I’m Waiting on a COVID Check (Q2 Numbers) on Intellicheck (IDN-NASD)

I just got my 2nd COVID shot, and I’m excited to see us all get back to a more normal, if not more cautious, lifestyle.

But I’m also looking at COVID checks for a few stocks.  What I mean by that is…will the next two quarterlies show a big jump in revenue and EBITDA as society opens up and gets shopping again.

One tech story that’s on my list for COVID checks (I have been following since late last year – and almost pulled the trigger on) – is Intellicheck (IDN – NASDAQ).

After the vaccine approvals in November Intellicheck had the look of a clear re-opening winner. I nearly added the stock late-last year but decided to go with larger names like Sabre Corp (SABR – NASDAQ) and Carnival Cruise Line (CCL – NASDAQ) instead.

I regretted that decision in early February.  But it has looked better since.

Intellicheck detects identity theft for retailers.  They verify the identity of customers when they open new accounts, make a card not present transactions, or return a product without a receipt.

Their retail ID verification platform is used in over 30,000 retail locations and in over 3,000 bank branches.

Today, with retail wide open, the stock should be a no brainer, right?

Maybe.  But so far, the market has ignored it, and I am undecided on the stock myself.  Here’s why.

Tackling Identity Theft

In a nutshell, Intellicheck prevents identity theft.

In the past year, one in five Americans fell victim to identity theft or attempted identity theft.

According to a Harris Research Poll, identity theft has become top-of-mind for 3 in 5 Americans this year.  60% expect that they will suffer financial loss as victims of identity theft.

Intellicheck’s ID verification platform works with your ID (usually a driver’s license) and the store’s existing point-of-sale (POS) scanners.

At checkout or customer service the bar code is scanned.  Intellicheck reads the embedded info which lets them verify that the license is legit and that it belongs to you.

Intellicheck can read any United States, Canada driver’s license, US state issued non-driver identification, and military IDs.

 

Source: Intellicheck Investor Relations

The bar code data comes from both the American Association of Motor Vehicle Administrators (AAMVA) and from individual states.

Intellicheck has a long relationship with the AAMVA.  They are the exclusive verification provider at all the DMVs.

For state data, Intellicheck works with each state, essentially reverse engineering the bar code to process the embedded data.

Now to be clear, Intellicheck does not have exclusive access to this data.  There are a handful of companies that have access, and the state data is there for anyone willing to reverse engineer it.

Instead, Intellicheck’s moat is compiling and integrating the data into a cheap and effective identity verification solution.

This is “back-of-card” verification, so not “front-of-card” facial recognition which is the focus of many other companies.  While Intellicheck does do front-of-card, they license that tech from a third-party.

At first glance, this seems like a negative.  Front-of-card facial recognition gets a lot of attention.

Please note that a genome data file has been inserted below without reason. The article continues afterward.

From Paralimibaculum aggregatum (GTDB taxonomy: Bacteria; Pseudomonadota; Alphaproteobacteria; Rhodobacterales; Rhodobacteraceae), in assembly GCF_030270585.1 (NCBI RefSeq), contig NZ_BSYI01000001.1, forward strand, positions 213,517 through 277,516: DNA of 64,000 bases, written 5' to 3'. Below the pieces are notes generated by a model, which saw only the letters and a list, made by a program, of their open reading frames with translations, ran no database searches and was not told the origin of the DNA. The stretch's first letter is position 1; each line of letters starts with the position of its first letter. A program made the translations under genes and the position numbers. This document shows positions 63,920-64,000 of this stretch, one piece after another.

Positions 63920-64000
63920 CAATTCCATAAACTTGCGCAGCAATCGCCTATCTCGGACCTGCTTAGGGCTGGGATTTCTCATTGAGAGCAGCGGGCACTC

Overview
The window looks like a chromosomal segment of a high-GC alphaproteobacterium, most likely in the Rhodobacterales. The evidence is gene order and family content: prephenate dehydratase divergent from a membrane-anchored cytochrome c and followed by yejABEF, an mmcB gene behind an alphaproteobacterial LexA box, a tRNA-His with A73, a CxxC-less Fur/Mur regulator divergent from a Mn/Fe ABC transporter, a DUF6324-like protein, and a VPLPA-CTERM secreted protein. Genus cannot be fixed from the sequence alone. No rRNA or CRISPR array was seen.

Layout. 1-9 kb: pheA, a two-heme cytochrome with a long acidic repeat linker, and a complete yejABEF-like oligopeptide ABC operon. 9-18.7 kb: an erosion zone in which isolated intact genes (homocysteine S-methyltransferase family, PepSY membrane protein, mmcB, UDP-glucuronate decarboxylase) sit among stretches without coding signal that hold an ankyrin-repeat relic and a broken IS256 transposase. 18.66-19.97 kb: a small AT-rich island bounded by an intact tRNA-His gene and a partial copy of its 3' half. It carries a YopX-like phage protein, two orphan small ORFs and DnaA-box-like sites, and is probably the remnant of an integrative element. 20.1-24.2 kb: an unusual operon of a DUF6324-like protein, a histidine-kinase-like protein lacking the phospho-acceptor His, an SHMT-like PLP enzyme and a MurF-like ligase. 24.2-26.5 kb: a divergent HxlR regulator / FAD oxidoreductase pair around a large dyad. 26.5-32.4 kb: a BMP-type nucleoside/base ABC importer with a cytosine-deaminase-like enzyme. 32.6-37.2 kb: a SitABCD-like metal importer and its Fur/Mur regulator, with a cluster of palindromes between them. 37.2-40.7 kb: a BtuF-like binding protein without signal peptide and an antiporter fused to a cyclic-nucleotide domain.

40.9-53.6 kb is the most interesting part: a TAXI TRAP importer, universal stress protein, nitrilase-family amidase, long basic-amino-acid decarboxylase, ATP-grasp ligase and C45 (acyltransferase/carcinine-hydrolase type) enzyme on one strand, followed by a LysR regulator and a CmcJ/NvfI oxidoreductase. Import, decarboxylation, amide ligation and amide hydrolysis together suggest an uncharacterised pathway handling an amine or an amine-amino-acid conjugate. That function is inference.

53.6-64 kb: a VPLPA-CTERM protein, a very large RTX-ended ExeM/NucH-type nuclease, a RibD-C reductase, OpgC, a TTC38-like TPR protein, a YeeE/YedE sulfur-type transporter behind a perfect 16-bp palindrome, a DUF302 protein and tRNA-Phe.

Yet front of card verification can be gamed.  It is subject to human error.  And fake licenses can be bought for a couple hundred bucks on the dark web.

Rusty Hanna, the Mississippi Alcoholic Beverage Control Enforcement Chief said: “they’ve become so good that a man can’t look at them with the human eye and say if they’re fake, or not.”

A Reopening Play

Intellicheck’s back-of-card solution is geared to work with retail Point-Of-Sale (POS).

Three of the four touch points for its application are geared to problems bricks-and-mortar retailers run into every day:  

  1. New account openings
  2. Card not present
  3. Non-receipted returns
  4. Omnichannel transactions

To generate scans, Intellicheck needs consumers out at the malls and big box stores—browsing new stores, making in-person returns. Ideally, consumers are going to new stores and opening accounts, or making unplanned purchases when they do have a card.

We saw the leverage to reopening during the short stints when the economy reopened during Covid

At the end of Q2, as lockdowns ended over the spring but before the summer wave began, Intellicheck saw scan volume grow 111%.

It all points to Intellicheck being an ideal reopening play.

What Will Growth Look Like Now?

Yet the stock has retraced its entire move up.  Why?

I think it’s The Growth Question; investors do not have a good sense of what Intellicheck’s true rate of growth is.

Here’s a little history about the company.  Before Covid, Intellicheck was hitting on all cylinders.

Their bank customers were on-ramping their own customers and branches with the Intellicheck platform.

In the third quarter of 2019 alone, Intellicheck’s five banking customers were deploying the ID verification platform to 6,000+ retail locations and 1,500 bank branches.

In the fourth quarter of 2019, Intellicheck signed up two additional bank customers.  A global bank, a Canadian point-of-sale lender with 5,000 retail locations and a Midwest bank with over 1,200 locations.  They also announced an extremely strong Christmas season – Black Friday scan volume had 125+% year-over-year growth.

The trend was up.